Brioche is my kind of Viennoiserie.

“Traditional viennoiserie are made from white wheat flour and use packaged yeast cultures. These active cultures cause the quick rise of the dough, creating the perfect flakiness when it is baked. Starter yeast cultures are not as developed, and thus can’t produce the right consistency for viennoiserie in the right amount of time. Thus, packaged yeast cultures must be used.

This dough is known as a pate viennoise, and it first rose to prominence in French pastry circles thanks to a small bakery in Paris known as Boulangerie Viennoise. This bakery was opened by an Austrian military official by the name of August Zang between 1837 and 1839. It wasn’t long until the style of pastry that Zang introduced would become a culinary phenomenon throughout the city. As such, while the pastries may have been invented in Vienna, they were perfected in Paris.” Escoffier.

I love a croissant, but Brioche has my heart. This berry editorial was for Nadia magazine Dec/Jan19. Recipe by Tracey Sunderland.

Ingredients / Ready in 1+1/2 hrs, plus 3-4 hrs proving time / makes 2 loaves

  • 1/4 cup full-fat milk, warmed to room temperature
  • 1 cup sugar
  • 2 tbsp active dried yeast
  • 6 free range eggs
  • 2 free range egg yolks
  • 2 cups plain flour
  • 2 cups high-grade flour
  • 2 tsp salt
  • 250 g butter, at room temperature
  • 250 g fresh blueberries
Egg wash
  • 1 egg yolk mixed with a dash of salt and 1 Tbsp cream

Method

  • 1
    Prepare a large stand mixer with a dough hook attachment. Add milk to the mixer bowl. Stir in 2 Tbsp of the sugar, sprinkle over the yeast, then leave for a few minutes until the yeast is frothy and activated. Break eggs and yolks into a separate bowl and whisk lightly with a fork. Add to mixer bowl.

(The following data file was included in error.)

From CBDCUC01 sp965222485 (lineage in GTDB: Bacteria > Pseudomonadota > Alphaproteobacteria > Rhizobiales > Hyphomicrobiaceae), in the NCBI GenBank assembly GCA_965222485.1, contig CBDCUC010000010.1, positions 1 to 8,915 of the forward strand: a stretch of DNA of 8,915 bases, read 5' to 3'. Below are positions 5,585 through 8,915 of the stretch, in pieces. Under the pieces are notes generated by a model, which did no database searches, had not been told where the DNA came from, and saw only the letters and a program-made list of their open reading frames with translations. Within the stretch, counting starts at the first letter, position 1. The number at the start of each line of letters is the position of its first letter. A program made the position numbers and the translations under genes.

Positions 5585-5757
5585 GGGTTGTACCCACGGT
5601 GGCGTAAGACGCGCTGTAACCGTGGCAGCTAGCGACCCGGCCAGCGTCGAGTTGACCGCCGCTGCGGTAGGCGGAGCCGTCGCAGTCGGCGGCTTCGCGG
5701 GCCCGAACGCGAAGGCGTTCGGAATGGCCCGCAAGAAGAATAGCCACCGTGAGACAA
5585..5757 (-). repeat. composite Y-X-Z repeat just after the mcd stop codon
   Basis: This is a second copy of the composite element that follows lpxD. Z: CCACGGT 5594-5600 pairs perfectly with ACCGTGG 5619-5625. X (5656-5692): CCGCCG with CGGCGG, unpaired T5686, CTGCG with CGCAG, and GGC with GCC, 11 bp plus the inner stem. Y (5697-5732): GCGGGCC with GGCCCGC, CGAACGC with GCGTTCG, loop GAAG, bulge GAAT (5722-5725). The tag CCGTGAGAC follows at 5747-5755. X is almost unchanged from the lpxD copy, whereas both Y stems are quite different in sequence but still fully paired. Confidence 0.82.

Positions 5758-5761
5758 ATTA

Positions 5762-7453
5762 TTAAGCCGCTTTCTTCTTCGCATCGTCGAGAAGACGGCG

• 2
    Add remaining sugar, flours and salt and mix on low speed. Scrape down sides to combine all ingredients. It will be very sticky but don’t add more flour.
  • 3
    Increase speed to medium and knead the dough for 5-6 minutes. Stop to scrape down the sides of the bowl as needed. (The dough will become stronger after kneading, which is essential for bread dough.) While mixer is kneading, cut the butter into small cubes and add a couple of cubes at a time, waiting for the butter to become incorporated before adding more.
  • 4
    Once butter is blended in, knead for a further 5-6 minutes.
  • 5
    Stop motor, add blueberries to the dough and stir lightly with a wooden spoon to evenly distribute.
  • 6
    Grease the sides of the bowl with butter, loosely cover bowl with a clean tea towel and leave dough to double in size (2-3 hours on a mild day).
  • 7
    Grease and line 2 loaf tins (22cm x 12cm) with baking paper, then snip the corners and press the paper flat against the tin. Lightly flour a large board.
  • 8
    When the dough has doubled, tip it onto the floured board – it will be very wet and sticky. Divide in half, transfer to the loaf tins (we used a large fish slice and spatula here) and leave to rise in a warm place for 1 hour or until doubled in size. Preheat the oven to 180°C and place an oven rack on the second setting above the base of the oven.
  • 9
    Brush loaves with egg wash and bake together for 40 minutes. At this stage, check the top of each loaf; if they are looking dark, cover with a piece of waxed paper. Cook for a further 10-15 minutes or until a small, sharp knife inserted into the centre comes out clean. Cool in the tins for 5 minutes before removing.

NOTES

To prepare brioche a day ahead so you can bake it in the morning, follow the recipe to the end of step 6. Once the dough has risen, press it down, cover it with an oiled piece of plastic wrap and refrigerate overnight. Remove a couple of hours before you plan to bake it, then continue the recipe from the start of step 7.